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'I was rich but lonely and turned to drink and drugs'

Published 08/01/2016

Ray Cunningham
Ray Cunningham

Ray Cunningham (33) lives in Castlewellan and runs a lighting company. He is now voluntary director of Mind Yourself Mind Your Mate (MYMY), a charity helping others with troubled lives. He says:

It is difficult for anyone, particularly a man, to admit that they are lonely. I can honestly say until I was in my 20s I never had any proper friends. To combat how I was feeling, I surrounded myself with material things. I got into the property industry at a young age and made a lot of money, but I spent it all on the best of everything.

I had the most expensive designer clothes, flash cars and nice things. I thought material things would help me feel better and help me gain popularity, but the more I got, the more I wanted and it became a vicious circle. At the same time I was also hiding my loneliness by abusing substances such as alcohol and drugs - again as a way of trying to win friends.

I felt so lonely that I became depressed and the worse my moods got, the more I would abuse substances. I know now deep down I was hiding trauma from my childhood.

My father was an alcoholic until I was 10, and I grew up watching my mother struggle to hold the family together and my dad fight the demons of his disease. It had been a very destructive environment although he later stopped drinking and spent his life making it up to the family.

I didn't know what was going on. I never felt safe and I didn't want anyone outside to know what was going on so I never let myself get close to anyone. I was completely alone and isolated in my own head.

My brother Laurence also abused substances. I hid behind him and didn't let anyone in the family know I was being destructive as well. I just made sure everyone focused on him.

Things came to a dramatic halt five years ago when Laurence took his own life. I think deep down I knew it would either be him or me.

When he died I was so lonely, but I knew I couldn't turn to the crutch of drink and drugs any more, as I saw the devastation it had caused, so I decided to take matters into my own hands and begin sorting my life out.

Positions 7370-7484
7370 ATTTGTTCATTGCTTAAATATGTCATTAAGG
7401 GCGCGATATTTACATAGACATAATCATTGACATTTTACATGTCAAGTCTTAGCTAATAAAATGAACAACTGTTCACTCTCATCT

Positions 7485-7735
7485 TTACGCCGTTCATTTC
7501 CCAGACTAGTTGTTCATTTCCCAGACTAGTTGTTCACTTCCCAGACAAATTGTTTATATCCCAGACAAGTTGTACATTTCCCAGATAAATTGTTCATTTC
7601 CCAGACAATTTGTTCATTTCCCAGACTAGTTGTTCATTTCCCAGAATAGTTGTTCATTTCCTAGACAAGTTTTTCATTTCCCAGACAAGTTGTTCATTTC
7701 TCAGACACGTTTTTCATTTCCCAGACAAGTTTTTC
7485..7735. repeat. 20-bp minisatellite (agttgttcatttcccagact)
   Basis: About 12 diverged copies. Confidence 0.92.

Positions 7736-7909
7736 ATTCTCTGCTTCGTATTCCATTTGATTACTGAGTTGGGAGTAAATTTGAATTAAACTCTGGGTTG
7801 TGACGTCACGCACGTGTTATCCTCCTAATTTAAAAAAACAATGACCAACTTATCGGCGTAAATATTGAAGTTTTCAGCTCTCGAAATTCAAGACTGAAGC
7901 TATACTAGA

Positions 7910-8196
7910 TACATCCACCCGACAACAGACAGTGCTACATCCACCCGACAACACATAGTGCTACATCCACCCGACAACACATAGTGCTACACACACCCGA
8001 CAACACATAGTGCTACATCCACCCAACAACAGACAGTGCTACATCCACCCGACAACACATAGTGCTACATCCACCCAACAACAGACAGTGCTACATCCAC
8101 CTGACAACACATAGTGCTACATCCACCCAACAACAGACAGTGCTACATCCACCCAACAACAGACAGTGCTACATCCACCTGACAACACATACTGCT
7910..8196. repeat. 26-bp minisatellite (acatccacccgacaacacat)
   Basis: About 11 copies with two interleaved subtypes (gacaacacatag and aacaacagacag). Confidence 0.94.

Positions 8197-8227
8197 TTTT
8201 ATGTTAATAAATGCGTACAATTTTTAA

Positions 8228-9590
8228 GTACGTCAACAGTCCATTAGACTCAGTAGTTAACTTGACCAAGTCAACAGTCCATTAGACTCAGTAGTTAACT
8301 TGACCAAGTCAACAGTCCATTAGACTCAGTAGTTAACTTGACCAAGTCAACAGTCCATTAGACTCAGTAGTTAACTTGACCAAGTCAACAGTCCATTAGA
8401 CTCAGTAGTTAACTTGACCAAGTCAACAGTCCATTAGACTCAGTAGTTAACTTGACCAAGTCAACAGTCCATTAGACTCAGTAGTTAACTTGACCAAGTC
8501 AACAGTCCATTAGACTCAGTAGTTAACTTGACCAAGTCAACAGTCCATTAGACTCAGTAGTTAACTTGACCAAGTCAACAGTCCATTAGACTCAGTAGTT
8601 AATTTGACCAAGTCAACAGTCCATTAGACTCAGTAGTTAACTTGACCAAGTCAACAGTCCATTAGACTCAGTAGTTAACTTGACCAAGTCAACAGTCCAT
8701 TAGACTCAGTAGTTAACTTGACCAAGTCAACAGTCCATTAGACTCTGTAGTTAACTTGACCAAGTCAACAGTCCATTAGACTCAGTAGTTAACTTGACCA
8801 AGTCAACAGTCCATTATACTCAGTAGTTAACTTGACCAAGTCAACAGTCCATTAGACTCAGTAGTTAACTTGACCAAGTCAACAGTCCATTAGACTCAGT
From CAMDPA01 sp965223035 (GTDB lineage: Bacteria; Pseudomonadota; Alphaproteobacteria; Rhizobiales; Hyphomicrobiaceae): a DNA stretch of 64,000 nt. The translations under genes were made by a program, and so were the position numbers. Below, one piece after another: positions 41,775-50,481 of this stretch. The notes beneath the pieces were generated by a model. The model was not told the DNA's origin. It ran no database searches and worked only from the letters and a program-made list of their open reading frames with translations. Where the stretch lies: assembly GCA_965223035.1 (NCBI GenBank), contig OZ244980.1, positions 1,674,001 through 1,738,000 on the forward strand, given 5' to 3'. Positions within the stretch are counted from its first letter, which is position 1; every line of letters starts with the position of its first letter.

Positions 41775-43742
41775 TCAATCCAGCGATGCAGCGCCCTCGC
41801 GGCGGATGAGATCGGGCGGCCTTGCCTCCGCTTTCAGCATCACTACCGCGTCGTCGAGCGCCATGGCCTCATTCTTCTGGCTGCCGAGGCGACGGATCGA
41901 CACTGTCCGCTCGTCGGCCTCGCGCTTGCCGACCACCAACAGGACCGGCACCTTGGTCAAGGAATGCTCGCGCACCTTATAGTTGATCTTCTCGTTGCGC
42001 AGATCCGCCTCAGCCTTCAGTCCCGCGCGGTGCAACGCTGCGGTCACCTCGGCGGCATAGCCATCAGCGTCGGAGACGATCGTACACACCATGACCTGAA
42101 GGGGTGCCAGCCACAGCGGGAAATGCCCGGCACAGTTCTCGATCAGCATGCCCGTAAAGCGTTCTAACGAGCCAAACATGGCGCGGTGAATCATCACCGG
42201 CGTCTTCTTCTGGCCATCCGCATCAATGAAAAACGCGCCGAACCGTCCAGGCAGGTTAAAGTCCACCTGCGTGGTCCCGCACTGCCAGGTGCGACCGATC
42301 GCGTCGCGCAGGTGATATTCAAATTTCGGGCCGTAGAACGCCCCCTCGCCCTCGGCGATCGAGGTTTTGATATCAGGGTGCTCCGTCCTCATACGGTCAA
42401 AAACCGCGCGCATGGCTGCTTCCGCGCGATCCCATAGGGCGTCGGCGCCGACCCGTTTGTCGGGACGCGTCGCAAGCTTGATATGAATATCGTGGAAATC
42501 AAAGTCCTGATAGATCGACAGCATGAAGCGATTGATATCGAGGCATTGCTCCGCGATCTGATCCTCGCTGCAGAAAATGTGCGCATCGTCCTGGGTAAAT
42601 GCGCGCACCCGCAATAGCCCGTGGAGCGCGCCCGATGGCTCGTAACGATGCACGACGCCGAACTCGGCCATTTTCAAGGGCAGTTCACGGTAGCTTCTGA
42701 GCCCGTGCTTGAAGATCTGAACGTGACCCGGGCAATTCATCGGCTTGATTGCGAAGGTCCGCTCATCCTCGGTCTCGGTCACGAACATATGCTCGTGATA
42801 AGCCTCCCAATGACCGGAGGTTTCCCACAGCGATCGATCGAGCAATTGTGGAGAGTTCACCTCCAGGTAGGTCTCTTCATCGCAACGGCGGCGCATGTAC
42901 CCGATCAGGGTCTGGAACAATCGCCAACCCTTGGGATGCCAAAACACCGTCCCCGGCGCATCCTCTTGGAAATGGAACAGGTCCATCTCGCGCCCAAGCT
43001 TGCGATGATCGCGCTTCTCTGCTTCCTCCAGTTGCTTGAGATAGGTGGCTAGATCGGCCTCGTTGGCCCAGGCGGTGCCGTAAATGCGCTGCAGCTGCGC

I knew I needed proper friends and support in my life. I had no one to talk to, so I started up a small support group of men meeting in the Malone Lodge Hotel in Belfast once a week to discuss issues that were going on in our lives.

This was a turning point and for the first time in my life I found myself being open and honest with people.

I started reading a book by Lorna Byrne after my brother died called Angels in My Hair, and so many people stopped me when they saw me in a cafe reading it that I decided to start a book club and used it as the first discussion point.

I teamed up with two ladies from the area who were at the time running a branch of PIPS (a support group for those who have attempted or thought about committing suicide) in Newcastle. We started holding meetings which were attended by people from all walks of life who were suffering from so many different problems and we were able to discuss our lives.

Out of this, Mind Yourself Mind Your Mate was born in Newcastle and we began offering counselling services to local people.

I became the voluntary director and our aim is to help people spiritually, physically and emotionally.

My advice to anyone who is feeling lonely is to find like-minded people that you can talk to, people who encourage you to follow your dreams. Get rid of people in your life who are holding you back or encouraging negative thoughts and behaviours. Talk to people and be honest about what is going on and you can help and encourage each other. Join a club and get out and about and do something. Find new interests and new hobbies. I have true friends now for the first time in my life and am very close to my mum and two sisters, Rosaleen and Laura. Sadly my dad died of a heart attack last year, but we grew very close over the years and I think he would be proud of me and how far I have come.

I have a partner of two years, Tanya, and she has completed my life. I hope one day to have a family of my own.

Life is good and I am truly happy. In the end Laurence, through his death, gave me the gift of life and I'll always be thankful for that.

No one has to be lonely. There are plenty of support services out there and good people who want to help you on your journey."

For further details about MYMY, telephone 028 4372 7549 or log onto www.mymy.org.uk

Belfast Telegraph

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